URBANA – The new Collective Bargaining Agreement with the Fraternal Order of Police Lodge #70 (FOP) was passed on September 13th, 2021 by the Urbana City Council.

The new FOP Contract contains a Memorandum of Understanding (MOU) between the FOP and Urbana pertaining to Urbana’s Civilian Police Review Board (CPRB). The MOU contains a clause prohibiting any person convicted of a felony from serving on the CPRB.

View/download full version of the FOP Contract for 2020-2023

This restriction is prohibited by Chapter 12 of Urbana City Code (also known as the Urbana Human Rights Ordinance). During the public input session, members of the public voiced their concerns regarding the discriminatory nature of prohibiting a person convicted of a felony from serving on the CPRB. Members of the public also questioned the legality of having a clause that violates Urbana’s Human Rights Ordinance in the FOP contract.

In response to the concerns raised, Urbana’s lead negotiator and Labor Attorney, Benjamin Gehrt of Clark Baird Smith LLP was quick to assure City Council members that the city could prohibit any person convicted of a felony from serving on the CPRB.

Gehrt gave his assurances based on two labor and employment laws – Section 15 of the Illinois Public Labor Relations Act (5 ILCS 315/15) and the bona fide occupational qualifications (BFOQ) clause in Section 12-62(f) of the Urbana City Code (Human Rights Ordinance).

5 ILCS 315/15 (a) states that “In case of any conflict between the provisions of this Act and any other law (other than Section 5 of the State Employees Group Insurance Act of 1971 and other than the changes made to the Illinois Pension Code by Public Act 96-889 and other than as provided in Section 7.5), executive order or administrative regulation relating to wages, hours and conditions of employment and employment relations, the provisions of this Act or any collective bargaining agreement negotiated thereunder shall prevail and control.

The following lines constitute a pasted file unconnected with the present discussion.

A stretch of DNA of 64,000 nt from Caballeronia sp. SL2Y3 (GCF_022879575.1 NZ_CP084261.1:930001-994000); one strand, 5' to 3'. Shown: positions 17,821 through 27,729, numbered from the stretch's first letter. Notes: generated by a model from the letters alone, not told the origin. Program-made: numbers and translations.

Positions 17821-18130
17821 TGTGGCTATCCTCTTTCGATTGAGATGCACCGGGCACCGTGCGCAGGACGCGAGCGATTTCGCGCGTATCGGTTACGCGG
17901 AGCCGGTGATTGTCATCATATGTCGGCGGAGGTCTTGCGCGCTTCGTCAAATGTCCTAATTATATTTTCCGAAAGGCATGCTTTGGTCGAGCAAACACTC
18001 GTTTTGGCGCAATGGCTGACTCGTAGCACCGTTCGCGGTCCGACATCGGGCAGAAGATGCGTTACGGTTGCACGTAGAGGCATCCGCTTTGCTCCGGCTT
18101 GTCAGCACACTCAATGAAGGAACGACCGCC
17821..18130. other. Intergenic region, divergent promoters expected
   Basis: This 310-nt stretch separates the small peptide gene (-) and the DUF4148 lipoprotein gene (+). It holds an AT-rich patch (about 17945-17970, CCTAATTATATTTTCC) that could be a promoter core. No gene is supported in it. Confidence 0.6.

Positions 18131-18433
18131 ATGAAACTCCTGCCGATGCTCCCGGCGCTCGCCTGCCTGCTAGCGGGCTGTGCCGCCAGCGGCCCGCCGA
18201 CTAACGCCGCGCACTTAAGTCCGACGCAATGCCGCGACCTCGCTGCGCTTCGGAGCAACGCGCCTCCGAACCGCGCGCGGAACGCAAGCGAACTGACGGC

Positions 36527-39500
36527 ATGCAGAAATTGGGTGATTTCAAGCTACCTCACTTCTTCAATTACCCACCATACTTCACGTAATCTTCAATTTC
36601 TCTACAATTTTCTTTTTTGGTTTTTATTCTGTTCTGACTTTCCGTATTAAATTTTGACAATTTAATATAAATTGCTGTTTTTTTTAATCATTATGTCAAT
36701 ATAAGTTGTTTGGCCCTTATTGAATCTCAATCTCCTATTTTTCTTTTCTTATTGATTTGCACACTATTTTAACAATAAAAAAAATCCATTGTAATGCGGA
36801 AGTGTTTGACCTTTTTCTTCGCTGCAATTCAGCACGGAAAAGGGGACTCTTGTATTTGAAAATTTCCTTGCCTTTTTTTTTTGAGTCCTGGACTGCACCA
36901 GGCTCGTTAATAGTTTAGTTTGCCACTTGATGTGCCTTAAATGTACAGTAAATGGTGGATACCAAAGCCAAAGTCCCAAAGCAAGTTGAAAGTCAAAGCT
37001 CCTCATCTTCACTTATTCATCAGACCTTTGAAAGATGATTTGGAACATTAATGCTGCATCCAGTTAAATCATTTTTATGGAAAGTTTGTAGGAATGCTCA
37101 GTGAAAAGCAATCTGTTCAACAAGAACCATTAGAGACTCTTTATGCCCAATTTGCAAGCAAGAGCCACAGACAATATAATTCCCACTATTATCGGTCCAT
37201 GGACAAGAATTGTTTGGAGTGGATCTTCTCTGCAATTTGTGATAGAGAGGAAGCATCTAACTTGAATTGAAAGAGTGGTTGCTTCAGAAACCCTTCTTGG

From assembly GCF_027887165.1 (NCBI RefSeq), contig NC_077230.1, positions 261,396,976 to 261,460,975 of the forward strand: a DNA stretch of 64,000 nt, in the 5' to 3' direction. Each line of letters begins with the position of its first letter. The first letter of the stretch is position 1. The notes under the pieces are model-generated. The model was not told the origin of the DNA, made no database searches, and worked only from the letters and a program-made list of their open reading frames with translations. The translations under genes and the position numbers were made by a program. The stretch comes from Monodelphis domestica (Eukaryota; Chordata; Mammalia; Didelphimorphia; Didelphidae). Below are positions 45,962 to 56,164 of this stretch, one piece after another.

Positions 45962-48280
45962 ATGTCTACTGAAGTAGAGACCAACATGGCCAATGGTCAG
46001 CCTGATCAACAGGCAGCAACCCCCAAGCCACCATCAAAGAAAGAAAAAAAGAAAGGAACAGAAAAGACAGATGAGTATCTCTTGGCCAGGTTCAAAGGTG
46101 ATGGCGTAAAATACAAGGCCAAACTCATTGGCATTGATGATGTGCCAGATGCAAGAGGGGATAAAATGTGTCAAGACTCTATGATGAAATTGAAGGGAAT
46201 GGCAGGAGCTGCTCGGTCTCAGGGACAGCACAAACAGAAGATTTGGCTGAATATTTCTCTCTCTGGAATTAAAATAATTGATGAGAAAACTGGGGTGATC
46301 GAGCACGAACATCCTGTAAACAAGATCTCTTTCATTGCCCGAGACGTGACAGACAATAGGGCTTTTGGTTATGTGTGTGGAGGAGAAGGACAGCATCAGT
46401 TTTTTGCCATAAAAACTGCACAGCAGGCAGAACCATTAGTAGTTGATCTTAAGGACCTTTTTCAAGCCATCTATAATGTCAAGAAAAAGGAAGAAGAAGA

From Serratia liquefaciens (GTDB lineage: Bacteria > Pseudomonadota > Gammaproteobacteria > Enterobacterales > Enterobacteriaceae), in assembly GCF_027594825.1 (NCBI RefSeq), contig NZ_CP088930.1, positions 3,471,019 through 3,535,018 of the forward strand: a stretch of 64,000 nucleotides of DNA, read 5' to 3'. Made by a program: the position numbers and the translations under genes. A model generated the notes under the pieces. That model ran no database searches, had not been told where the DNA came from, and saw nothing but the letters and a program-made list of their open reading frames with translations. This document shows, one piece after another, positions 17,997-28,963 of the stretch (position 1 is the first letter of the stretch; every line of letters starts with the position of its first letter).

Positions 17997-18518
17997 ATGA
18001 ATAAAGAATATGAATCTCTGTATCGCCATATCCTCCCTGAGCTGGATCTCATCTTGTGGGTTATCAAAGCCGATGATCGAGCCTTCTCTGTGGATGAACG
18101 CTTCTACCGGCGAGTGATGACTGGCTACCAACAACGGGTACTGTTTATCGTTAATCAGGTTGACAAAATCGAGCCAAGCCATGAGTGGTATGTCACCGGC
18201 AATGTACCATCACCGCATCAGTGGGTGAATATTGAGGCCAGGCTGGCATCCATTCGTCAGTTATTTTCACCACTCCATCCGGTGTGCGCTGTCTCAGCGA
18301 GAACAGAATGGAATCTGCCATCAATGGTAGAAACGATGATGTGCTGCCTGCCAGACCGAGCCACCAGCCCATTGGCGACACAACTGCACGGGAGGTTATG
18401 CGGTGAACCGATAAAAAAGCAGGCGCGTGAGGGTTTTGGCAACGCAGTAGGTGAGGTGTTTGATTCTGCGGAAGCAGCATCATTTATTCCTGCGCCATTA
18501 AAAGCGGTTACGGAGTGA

It seems erroneous to apply 5 ILCS 315/15 (a) to volunteer members of a review board when the act is narrowly construed to matters relating to wages, hours, and conditions of employment and employment relations.

Meanwhile, Section 12-62 (f) of Urbana’s Human Rights Ordinance specifies exceptions to the ordinance for certain employment requirements. Section 12-62 (f) states “It shall not be an unlawful practice for a notice or advertisement to indicate a preference, limitation or specification where such factors are bona fide occupational qualifications necessary for employment. Nor shall it be unlawful for a person to request, accept an order for, refer or hire an individual based on such a preference, limitation or specification where such factors are bona fide occupational qualifications necessary for such employment.

Furthermore, Title VII of the Civil Rights Act of 1964, Illinois Statute (775 ILCS 5/2-104), and Illinois Administrative Code (Department of Human Rights, Section 2500.50) also define the bona fide qualification occupation exemption in the context of employment.

The Illinois Administrative Code, Section 2500.50 states that “A BFOQ is properly applied as an exclusion of an entire class of individuals on the basis of a standard that is necessary for safe or efficient job performance.  If an employer or employment agency can demonstrate that all persons with a particular physical or mental condition would be incapable of performing a specific job in a safe or efficient manner, the BFOQ exception to the Act may be invoked.

Based on the definitions of bona fide occupational qualifications in local, state, and federal statutes, it also seems dishonest for Gehrt to apply that exemption to volunteer members of the CPRB.

Despite the discriminatory clause and Gehrt’s erroneous claims that Urbana can legally discriminate against residents with felony convictions, Council members Maryalice Wu, Shirese Hursey, Jaya Kolisetty, and James Quisenberry voted to approve the contract. Grace Wilken voted “present” (counted as a yes vote). Chaundra Bishop and Christopher Evans voted against the new FOP contract.

Ben Gehrt’s assurance to City Council during the September 13th, 2021 meeting can be viewed here: